Zion man shot by cops had schizophrenia, dad says

SHARE Zion man shot by cops had schizophrenia, dad says
SHARE Zion man shot by cops had schizophrenia, dad says

The Zion man who was fatally shot by police Wednesday had schizophrenia and a history of violence, his father said Thursday.

“There had been voices I’d never hear,” Carl Hollstein said of his son, Charles J. Hollstein, 38.

The younger Hollstein also had a history of criminal behavior, court records show.

Charles Hollstein was killed Wednesday morning by Zion police officers responding to a complaint about a man taking photographs at local schools, police said. They found him near 22nd Street and Bethesda Boulevard.

Lakeview Elementary School, an early childhood building for Zion Elementary District 6, and New Tech High @ Zion-Benton East are in the area.

Hollstein was shot in the back during a struggle that followed a foot chase. He was carrying a pellet gun that looked like a real pistol and was wearing a vest equipped with homemade metal inserts, authorities said. Police called the vest body armor.

He died at Vista East Hospital in Waukegan. An autopsy revealed Hollstein was shot three times in the back, Lake County Coroner Dr. Thomas Rudd said.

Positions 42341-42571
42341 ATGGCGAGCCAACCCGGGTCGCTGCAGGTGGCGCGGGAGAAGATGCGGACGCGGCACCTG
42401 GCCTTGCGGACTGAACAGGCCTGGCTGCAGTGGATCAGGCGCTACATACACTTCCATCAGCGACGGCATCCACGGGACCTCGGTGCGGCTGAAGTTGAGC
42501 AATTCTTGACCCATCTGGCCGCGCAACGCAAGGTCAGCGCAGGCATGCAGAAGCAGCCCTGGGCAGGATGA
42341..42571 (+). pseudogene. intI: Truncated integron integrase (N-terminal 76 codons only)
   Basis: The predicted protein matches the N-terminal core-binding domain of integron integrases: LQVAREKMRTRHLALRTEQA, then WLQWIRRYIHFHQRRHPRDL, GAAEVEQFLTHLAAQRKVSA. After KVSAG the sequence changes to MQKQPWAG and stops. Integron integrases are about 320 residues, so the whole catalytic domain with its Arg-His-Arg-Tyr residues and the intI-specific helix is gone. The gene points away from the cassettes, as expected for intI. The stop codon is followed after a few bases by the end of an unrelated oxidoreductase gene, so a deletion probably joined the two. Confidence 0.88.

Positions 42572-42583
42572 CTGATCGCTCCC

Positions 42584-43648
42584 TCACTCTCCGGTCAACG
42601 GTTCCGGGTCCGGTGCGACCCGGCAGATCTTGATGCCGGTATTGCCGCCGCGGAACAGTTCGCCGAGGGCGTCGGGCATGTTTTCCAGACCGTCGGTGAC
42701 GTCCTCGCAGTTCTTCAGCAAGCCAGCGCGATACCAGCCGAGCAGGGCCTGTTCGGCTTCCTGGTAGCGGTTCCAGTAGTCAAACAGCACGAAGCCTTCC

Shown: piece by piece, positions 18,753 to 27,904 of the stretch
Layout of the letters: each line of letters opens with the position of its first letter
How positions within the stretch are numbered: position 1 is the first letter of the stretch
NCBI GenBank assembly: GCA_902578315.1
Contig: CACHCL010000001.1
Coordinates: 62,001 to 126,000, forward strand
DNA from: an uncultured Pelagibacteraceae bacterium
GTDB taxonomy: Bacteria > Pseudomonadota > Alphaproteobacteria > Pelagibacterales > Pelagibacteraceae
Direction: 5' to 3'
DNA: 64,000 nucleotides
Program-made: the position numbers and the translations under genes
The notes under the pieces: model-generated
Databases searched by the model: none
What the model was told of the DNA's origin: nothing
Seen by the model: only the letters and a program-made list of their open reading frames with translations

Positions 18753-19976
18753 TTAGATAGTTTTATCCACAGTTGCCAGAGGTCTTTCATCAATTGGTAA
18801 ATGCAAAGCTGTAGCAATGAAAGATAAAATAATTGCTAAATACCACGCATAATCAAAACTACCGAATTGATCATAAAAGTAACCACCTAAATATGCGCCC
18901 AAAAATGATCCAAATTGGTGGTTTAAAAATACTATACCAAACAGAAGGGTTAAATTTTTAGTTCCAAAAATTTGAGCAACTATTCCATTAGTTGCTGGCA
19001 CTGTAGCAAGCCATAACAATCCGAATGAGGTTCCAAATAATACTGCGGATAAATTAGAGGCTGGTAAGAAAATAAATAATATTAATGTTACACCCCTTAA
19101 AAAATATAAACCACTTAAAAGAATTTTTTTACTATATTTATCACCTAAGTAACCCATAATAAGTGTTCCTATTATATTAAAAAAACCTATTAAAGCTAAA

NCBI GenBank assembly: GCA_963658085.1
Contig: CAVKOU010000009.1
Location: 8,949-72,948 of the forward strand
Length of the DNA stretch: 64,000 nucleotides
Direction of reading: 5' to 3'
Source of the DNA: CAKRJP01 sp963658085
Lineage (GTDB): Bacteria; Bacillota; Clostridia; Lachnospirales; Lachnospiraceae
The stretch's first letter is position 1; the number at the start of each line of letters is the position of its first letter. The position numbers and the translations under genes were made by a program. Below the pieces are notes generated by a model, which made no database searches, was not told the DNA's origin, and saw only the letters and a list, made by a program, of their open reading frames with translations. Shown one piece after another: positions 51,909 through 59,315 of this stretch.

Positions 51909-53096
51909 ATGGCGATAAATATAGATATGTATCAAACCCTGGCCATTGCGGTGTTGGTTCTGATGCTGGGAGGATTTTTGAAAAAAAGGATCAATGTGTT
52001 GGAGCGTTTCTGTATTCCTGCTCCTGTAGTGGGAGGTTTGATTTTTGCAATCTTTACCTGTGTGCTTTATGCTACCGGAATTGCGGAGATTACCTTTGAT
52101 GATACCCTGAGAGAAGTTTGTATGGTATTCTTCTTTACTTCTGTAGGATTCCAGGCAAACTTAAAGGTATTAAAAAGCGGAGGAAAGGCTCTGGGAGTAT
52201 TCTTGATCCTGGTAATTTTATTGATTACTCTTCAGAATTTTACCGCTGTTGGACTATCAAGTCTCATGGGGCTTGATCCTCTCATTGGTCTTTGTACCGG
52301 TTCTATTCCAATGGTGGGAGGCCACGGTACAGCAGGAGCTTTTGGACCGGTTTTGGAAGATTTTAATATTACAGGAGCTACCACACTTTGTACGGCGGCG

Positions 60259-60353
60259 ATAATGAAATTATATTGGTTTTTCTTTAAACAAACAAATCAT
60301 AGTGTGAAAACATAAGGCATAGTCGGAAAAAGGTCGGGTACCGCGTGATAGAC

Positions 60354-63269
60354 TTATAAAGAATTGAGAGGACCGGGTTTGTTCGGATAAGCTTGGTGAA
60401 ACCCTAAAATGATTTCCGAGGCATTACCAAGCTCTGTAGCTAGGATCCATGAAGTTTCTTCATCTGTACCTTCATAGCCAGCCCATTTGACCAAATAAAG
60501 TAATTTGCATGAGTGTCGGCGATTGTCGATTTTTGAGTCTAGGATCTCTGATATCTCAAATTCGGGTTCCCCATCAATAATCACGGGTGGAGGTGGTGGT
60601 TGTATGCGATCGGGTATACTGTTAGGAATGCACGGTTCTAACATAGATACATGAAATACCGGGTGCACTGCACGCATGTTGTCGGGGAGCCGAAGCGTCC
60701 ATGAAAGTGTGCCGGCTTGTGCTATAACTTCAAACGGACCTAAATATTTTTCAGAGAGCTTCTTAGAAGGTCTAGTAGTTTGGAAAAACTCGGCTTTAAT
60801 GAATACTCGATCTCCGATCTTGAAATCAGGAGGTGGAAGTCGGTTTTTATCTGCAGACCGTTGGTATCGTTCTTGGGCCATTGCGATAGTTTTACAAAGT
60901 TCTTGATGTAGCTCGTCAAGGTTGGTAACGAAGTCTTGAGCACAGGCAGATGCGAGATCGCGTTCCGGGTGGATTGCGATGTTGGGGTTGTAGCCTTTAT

READ MORE OF THE STORY HERE

The Latest
Mayoral challenger Ald. Ray Lopez (15th) is leading the call for the city’s top cop to appear before the “Committee of the Whole” — meaning, all 50 alderpersons. He was joined by 29 colleagues, including several of the mayor’s hand-picked committee chairs.
A manager of the building where three women died during a stretch of warm temperatures said city rules required them to provide heat through June 1. “Nobody is going to freeze to death in Chicago in May,” said Ald. Brian Hopkins, who introduced an ordinance to ease that requirement.
NHL
Kadri has been the subject of racist social media posts since he was involved in a collision that knocked Blues goaltender Jordan Binnington out for the rest of the teams’ playoff series.
By focusing on the more mundane and also bringing a broader historical perspective, playwright August Wilson captured how the hope of the young was met by the weariness of those who had seen it all before.